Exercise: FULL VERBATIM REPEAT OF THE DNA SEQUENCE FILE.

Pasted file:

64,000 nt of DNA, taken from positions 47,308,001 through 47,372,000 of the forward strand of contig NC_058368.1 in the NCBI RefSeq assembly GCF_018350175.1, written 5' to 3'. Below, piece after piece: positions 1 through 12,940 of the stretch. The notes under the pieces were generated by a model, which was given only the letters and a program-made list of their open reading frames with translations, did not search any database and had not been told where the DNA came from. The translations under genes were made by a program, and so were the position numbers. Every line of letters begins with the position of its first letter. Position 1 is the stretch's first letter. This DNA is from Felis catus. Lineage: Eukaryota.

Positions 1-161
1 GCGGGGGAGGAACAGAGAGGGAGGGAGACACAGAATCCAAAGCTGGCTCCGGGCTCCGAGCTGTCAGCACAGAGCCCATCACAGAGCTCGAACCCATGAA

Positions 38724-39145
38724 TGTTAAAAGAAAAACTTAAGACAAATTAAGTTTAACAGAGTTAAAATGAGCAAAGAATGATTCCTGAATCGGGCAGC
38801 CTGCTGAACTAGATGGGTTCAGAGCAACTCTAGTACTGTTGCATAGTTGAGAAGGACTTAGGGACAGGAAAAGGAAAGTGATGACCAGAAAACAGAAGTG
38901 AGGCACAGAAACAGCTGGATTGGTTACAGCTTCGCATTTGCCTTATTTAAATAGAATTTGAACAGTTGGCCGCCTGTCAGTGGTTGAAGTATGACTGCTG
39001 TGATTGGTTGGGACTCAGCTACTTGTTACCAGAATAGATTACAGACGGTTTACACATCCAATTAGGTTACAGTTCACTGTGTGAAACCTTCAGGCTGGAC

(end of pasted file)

64,000 nt of DNA, taken from positions 47,308,001 through 47,372,000 of the forward strand of contig NC_058368.1 in the NCBI RefSeq assembly GCF_018350175.1, written 5' to 3'. Below, piece after piece: positions 1 through 12,940 of the stretch. The notes under the pieces were generated by a model, which was given only the letters and a program-made list of their open reading frames with translations, did not search any database and had not been told where the DNA came from. The translations under genes were made by a program, and so were the position numbers. Every line of letters begins with the position of its first letter. Position 1 is the stretch's first letter. This DNA is from Felis catus. Lineage: Eukaryota.

Positions 1-161
1 GCGGGGGAGGAACAGAGAGGGAGGGAGACACAGAATCCAAAGCTGGCTCCGGGCTCCGAGCTGTCAGCACAGAGCCCATCACAGAGCTCGAACCCATGAA

Positions 38724-39145
38724 TGTTAAAAGAAAAACTTAAGACAAATTAAGTTTAACAGAGTTAAAATGAGCAAAGAATGATTCCTGAATCGGGCAGC
38801 CTGCTGAACTAGATGGGTTCAGAGCAACTCTAGTACTGTTGCATAGTTGAGAAGGACTTAGGGACAGGAAAAGGAAAGTGATGACCAGAAAACAGAAGTG
38901 AGGCACAGAAACAGCTGGATTGGTTACAGCTTCGCATTTGCCTTATTTAAATAGAATTTGAACAGTTGGCCGCCTGTCAGTGGTTGAAGTATGACTGCTG
39001 TGATTGGTTGGGACTCAGCTACTTGTTACCAGAATAGATTACAGACGGTTTACACATCCAATTAGGTTACAGTTCACTGTGTGAAACCTTCAGGCTGGAC